For the lowest offset and drift performance, chopper-stabilized (auto-zero) amplifiers may be the only solution. The best bipolar amplifiers offer offset voltages of 25 µV and 0.1 µV/ºC drift. Offset voltages less than 5 µV with practically no measurable offset drift are obtainable with choppers, albeit with some penalties. A basic chopper amplifier circuit is shown in Figure 1 below. When the switches are in the "Z" (auto-zero) position, capacitors C2 and C3 are charged to the amplifier input and output offset voltage, respectively. When the switches are in the "S " (sample) position, VIN is connected to VOUT through the path comprised of R1, R2, C2, the amplifier, C3, and R3. The chopping frequency is usually between a few hundred Hz and several kHz, and it should be noted that because this is a sampling system, the input frequency must be much less than one-half the chopping frequency in order to prevent errors due to aliasing. The R1-C1 combination serves as an antialiasing filter. It is also assumed that after a steady state condition is reached, there is only a minimal amount of charge transferred during the switching cycles. The output capacitor, C4, and the load, RL, must be chosen such that there is minimal VOUT droop during the auto-zero cycle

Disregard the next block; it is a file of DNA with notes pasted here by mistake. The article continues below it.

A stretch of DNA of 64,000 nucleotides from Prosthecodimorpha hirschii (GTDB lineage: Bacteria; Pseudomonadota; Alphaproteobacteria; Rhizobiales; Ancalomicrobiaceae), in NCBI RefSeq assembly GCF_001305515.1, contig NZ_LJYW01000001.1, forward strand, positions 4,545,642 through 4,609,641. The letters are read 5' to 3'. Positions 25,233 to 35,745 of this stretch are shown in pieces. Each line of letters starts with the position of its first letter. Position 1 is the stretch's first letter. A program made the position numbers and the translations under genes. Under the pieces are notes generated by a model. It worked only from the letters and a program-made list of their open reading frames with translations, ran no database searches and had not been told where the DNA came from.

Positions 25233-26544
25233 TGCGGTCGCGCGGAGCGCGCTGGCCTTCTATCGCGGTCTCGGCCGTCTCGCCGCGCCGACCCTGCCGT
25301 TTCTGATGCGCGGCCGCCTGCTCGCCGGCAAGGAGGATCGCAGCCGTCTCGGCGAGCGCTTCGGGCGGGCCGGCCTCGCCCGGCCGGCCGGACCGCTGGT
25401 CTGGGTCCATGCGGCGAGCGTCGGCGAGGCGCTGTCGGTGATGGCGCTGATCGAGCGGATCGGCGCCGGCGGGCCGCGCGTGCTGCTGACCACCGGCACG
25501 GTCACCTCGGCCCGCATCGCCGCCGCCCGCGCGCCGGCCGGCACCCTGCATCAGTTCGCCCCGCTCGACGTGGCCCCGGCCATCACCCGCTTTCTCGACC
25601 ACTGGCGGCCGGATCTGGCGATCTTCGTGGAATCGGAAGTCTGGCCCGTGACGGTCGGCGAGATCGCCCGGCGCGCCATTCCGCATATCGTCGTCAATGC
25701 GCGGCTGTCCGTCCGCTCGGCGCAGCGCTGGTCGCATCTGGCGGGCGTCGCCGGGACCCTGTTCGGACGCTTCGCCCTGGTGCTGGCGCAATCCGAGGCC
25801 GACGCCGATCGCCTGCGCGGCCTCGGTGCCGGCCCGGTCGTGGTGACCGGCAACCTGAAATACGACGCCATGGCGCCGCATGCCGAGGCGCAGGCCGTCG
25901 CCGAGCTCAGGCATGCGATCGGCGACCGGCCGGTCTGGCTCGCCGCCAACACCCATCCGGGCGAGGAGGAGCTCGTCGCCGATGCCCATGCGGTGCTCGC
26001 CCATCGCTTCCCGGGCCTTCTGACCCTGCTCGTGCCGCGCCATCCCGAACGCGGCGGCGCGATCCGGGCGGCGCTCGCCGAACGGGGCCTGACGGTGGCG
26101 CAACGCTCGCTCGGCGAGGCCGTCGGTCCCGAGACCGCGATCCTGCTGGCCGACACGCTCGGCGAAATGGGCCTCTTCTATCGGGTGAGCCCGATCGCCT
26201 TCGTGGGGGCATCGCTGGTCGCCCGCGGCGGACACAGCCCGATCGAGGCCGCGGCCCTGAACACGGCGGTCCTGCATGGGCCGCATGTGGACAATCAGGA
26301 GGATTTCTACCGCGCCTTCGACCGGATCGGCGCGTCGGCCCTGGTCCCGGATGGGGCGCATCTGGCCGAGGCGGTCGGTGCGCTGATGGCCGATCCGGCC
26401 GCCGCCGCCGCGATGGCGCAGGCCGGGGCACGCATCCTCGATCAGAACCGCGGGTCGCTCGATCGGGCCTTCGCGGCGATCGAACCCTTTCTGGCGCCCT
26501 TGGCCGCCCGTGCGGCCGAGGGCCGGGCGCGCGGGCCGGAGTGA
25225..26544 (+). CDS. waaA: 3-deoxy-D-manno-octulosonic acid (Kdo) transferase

To submit an update or takedown request for this paper, please submit an Update/Correction/Removal Request.